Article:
We Need to Stop Calling it Stimulus

Government will be focused on basic maintenance for months and that’s going to produce profound change.

Photo by Christine Roy on Unsplash

Stimulus, by definition, is intended to get an economy going again. It puts money in the pockets of people not just to allow them to survive but to spark the consumption that has been central to the growth of the modern global economy for over a century.

It should go without saying that during a crisis on the scale of the coronavirus (COVID-19) pandemic the old rules don’t apply. Even assuming governments were able to completely replace paychecks with aid delivered through benefits like unemployment insurance payments and tax credits, the ability to spend this money at the local mall or use our discretionary income to take a trip is impossible if people are being told to stay home. Even buying more things online only gets you so far when production has been largely halted by a disease.

Of course, our income can’t simply be replaced in its entirety with a regular government check. Furthermore, unlike with past economic recessions and depressions, what we are facing is for all practical purposes an economic shutdown as opposed to a slowdown or prolonged decline in growth. That this shutdown is occurring over weeks as opposed to years and without the benefit of adequate planning makes the word stimulus an utterly inappropriate and deceptive description of the emergency support measures being rolled out by governments.

While governments, at least in the most developed countries, have been quick to pour money into the markets and put together aid packages for workers and businesses most affected by the COVID-19 pandemic, the rhetoric some leaders are using indicates they are still treating the current crisis like a black swan that will fly away in a few months without leaving a trace. The United States, as usual, stands out as a particularly stark example of this sort of magical thinking.

Initially, it was the virus itself that President Trump stated would simply “disappear”. Now, it seems, the Trump administration is advancing the idea that it is the economic consequences of the pandemic that will magically vanish when all is said and done. Treasury Secretary Steven Mnuchin is predicting a “gigantic fourth quarter” generated by “pent up demand”.

This optimism is based upon the assumption that economies and the societies they serve are simple linear systems following predictable rules, even when responding to unprecedented events. President Trump, Secretary Mnuchin, and many others like them clearly see national economies like a light switch that can be turned off and then turned back on again.

People, like economies, are complex systems in their own right. If they are largely confined to their homes for weeks or months on end watching the death toll rise each night on the news and relying upon minimal government payments to enable them to buy food, medicine, and other necessities, their first reaction to the lifting of these restrictions is at least as likely to be quite subdued as a sudden enthusiastic shopping spree at the local mall. Indeed, it would say an awful lot about our species — none of it good — if after suffering through a severe economic downturn that was accompanied by a high body count we quickly returned to “normalcy” as though we had just gone through a long staycation that inflicted no more trauma upon us than a severe case of cabin fever.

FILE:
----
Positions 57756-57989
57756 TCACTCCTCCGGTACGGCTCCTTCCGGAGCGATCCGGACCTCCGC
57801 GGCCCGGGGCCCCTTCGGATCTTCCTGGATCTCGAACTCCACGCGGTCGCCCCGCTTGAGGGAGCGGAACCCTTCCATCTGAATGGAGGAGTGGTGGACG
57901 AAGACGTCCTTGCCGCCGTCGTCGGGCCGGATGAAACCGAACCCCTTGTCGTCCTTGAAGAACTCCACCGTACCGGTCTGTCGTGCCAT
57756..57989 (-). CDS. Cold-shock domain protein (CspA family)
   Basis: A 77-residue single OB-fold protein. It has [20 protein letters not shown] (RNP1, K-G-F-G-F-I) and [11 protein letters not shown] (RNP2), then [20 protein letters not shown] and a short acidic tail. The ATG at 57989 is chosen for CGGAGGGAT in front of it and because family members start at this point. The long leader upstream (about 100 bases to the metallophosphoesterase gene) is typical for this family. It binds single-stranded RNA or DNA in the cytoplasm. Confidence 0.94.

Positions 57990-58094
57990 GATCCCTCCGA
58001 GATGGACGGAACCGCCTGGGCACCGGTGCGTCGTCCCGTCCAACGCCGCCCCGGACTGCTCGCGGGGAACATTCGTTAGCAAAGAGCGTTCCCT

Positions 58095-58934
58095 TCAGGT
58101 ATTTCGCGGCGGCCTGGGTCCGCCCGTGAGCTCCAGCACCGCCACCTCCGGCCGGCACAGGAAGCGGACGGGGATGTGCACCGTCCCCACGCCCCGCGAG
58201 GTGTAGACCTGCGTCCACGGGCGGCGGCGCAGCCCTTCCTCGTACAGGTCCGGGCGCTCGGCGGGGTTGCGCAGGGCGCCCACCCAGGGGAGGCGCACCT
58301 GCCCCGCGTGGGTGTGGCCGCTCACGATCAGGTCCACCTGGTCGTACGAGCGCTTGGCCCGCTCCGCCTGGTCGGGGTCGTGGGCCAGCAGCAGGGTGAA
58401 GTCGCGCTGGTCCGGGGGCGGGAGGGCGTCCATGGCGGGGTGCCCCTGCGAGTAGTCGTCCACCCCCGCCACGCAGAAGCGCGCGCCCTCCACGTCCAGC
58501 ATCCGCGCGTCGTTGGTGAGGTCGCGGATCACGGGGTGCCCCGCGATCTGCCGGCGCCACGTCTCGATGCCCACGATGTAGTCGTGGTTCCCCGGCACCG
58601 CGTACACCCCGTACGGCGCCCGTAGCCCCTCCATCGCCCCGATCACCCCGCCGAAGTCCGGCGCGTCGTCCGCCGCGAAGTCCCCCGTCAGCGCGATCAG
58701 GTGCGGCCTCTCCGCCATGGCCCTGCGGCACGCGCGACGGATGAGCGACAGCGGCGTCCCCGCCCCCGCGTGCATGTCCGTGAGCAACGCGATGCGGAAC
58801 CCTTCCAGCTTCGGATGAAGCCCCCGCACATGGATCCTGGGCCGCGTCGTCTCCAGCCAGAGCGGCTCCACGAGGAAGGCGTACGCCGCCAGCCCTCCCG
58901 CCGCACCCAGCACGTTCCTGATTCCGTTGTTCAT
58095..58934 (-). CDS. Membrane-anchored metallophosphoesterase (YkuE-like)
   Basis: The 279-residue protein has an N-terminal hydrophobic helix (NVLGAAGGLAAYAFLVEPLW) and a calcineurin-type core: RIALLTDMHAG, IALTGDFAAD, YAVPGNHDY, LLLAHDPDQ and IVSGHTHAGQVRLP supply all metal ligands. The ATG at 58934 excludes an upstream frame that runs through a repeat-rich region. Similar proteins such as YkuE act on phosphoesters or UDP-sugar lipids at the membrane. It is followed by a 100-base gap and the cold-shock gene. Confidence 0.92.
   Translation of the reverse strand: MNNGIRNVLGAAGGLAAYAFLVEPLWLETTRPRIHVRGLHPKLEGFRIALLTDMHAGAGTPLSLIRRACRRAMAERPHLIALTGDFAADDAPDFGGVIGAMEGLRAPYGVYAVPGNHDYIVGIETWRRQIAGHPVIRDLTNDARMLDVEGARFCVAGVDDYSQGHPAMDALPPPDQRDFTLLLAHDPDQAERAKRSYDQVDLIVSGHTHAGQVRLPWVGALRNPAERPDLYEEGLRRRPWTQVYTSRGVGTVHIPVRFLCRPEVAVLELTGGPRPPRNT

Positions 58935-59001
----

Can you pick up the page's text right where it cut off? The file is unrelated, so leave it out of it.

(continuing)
After three very long years with Donald Trump as president, it should come as no surprise that he as well as the men and women he has surrounded himself with lack any real understanding of either the psychological or economic toll COVID-19 is just beginning to inflict upon us. Regardless, the experience will (hopefully) dramatically provide us all with a much deeper appreciation for meaningful human relationships. We’ve become so caught up in the rush of modern life that many of us don’t even know the names of our next-door neighbors. That’s likely to change if we are confined to home for long periods of time and those within a safe talking (or shouting) distance are the only human contacts available that don’t involve services like Skype and Facetime.

Likewise, our appreciation for government is about to undergo a transformation not seen since the Great Depression, if ever. It is only government that has the capacity in situations such as these to print money, regulate prices, mandate the production and flow of needed goods and services, preserve public safety and restore public health.

By this time next year the citizens of the world’s social democracies may very well have seen their faith in government reaffirmed while millions of Americans could be looking back astonished by the blind faith in the market they had embraced for so long. Maybe then the Steve Mnuchins of the world will realize the new normal will look nothing like the old. Regardless, the experience humanity is now embarking on isn’t likely to stimulate the kind of economic, cultural and political response they are hoping for.

US citizen residing in British Columbia, Canada. Degrees include anthropology and environmental studies. Activism, politics, science, nature.

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